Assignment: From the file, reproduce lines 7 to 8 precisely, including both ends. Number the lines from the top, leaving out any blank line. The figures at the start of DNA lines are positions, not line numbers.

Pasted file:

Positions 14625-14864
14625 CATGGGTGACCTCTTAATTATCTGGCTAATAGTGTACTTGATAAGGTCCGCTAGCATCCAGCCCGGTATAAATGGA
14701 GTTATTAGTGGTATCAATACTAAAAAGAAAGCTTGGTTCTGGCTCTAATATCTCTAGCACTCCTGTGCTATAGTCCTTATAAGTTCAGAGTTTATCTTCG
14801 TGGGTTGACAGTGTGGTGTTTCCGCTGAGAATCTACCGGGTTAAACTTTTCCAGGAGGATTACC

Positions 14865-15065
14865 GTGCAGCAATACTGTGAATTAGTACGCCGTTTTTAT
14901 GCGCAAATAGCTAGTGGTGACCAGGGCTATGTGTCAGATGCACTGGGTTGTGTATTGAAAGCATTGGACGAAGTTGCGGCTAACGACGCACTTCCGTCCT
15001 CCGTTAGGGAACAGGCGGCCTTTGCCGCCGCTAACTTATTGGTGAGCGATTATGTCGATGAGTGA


14901 GCGCAAATAGCTAGTGGTGACCAGGGCTATGTGTCAGATGCACTGGGTTGTGTATTGAAAGCATTGGACGAAGTTGCGGCTAACGACGCACTTCCGTCCT
15001 CCGTTAGGGAACAGGCGGCCTTTGCCGCCGCTAACTTATTGGTGAGCGATTATGTCGATGAGTGA